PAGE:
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Images in Neurology |

Burkitt Lymphoma Presenting as a Rapidly Evolving Cavernous Sinus Syndrome

Michael Rasper; Santosh Kesari, MD, PhD
Arch Neurol. 2008;65(12):1668. doi:10.1001/archneur.65.12.1668.
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A 33-year-old woman with a history of migraines presented to her primary care physician with progressive retro-orbital headache, diplopia, and blurry vision. She was immediately examined by a neurologist and admitted to a local hospital to rule out cerebral aneurysm. A magnetic resonance (MR) angiogram revealed no aneurysm, but a subsequent MR image showed bilateral enlargement and enhancement in the pituitary gland, cavernous sinus, and optic nerves (Figure). The patient was hospitalized. Results of serologic testing for Lyme disease and lumbar puncture were negative (cytological testing and measurement of erythrocyte sedimentation rate were not performed). She was diagnosed as having Tolosa-Hunt syndrome (granulomatous inflammation of the cavernous sinus) and was treated with oral prednisone. Her headaches and visual difficulties improved and she was discharged to home receiving tapered oral prednisone therapy. Three days after discharge, she awoke with headache and complete loss of vision in the left eye accompanied by nausea, vomiting, and abdominal pain. She was admitted to our hospital, where a computed tomogram of the torso showed multiple abdominal masses. Laboratory evaluations revealed elevated levels of D-dimer (3.162 μg/mL) (to convert to nanomoles per liter, multiply by 5.476) and lactate dehydrogenase (13.69 U/L) (to convert to microkatals per liter, multiply by 0.0167). Levels of antinuclear antibodies, antineutrophil cytoplasmic antibodies, and angiotensin-converting enzyme were all within reference ranges. Results of the biopsy of an abdominal mass were preliminarily consistent with non–Hodgkin lymphoma. Because of the progressive ophthalmoplegia and blindness, the cavernous sinuses were irradiated. The next day, the final biopsy finding was interpreted as Burkitt lymphoma (BL). Radiotherapy was stopped and the patient received chemotherapy. Unfortunately, her neurological and medical status deteriorated and a second MR image of the brain showed further enlargement of the cavernous sinus masses. She died shortly thereafter of numerous medical complications and resistant lymphoma.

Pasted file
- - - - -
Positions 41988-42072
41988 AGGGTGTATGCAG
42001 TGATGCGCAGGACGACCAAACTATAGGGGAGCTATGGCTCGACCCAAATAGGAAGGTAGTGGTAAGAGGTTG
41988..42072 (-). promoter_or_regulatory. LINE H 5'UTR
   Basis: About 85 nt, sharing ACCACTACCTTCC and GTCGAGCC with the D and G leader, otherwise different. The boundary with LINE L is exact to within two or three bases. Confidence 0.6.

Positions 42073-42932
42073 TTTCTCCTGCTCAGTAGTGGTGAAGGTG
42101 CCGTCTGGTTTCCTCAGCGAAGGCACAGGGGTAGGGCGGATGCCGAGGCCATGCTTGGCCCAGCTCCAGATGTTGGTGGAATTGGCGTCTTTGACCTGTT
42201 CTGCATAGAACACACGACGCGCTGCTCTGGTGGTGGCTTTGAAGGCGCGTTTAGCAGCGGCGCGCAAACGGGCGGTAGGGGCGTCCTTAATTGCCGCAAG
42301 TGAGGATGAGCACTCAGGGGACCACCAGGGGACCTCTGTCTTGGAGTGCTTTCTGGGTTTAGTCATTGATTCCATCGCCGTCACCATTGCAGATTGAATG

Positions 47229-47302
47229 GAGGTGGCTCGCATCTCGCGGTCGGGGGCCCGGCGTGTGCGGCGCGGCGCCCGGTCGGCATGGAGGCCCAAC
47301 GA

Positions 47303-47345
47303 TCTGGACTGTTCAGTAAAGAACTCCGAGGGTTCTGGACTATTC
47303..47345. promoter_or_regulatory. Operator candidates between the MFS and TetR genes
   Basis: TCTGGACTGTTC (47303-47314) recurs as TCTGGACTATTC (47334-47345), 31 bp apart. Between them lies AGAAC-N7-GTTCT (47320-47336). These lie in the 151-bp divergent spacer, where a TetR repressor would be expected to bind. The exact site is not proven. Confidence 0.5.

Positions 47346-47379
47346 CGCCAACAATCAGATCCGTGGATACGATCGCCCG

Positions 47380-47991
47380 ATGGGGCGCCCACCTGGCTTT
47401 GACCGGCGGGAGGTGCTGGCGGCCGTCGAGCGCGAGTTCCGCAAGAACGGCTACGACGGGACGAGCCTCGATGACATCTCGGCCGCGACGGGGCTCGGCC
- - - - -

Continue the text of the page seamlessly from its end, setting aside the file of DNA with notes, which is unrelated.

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Figure.

Axial (A) and coronal (B) gadolinium-enhanced magnetic resonance images of the cavernous sinus area showing bilateral enlarged sinuses with abnormal enhancement of the soft tissues that abut the intracranial segments of the optic nerves, consistent with lymphoma (arrows).

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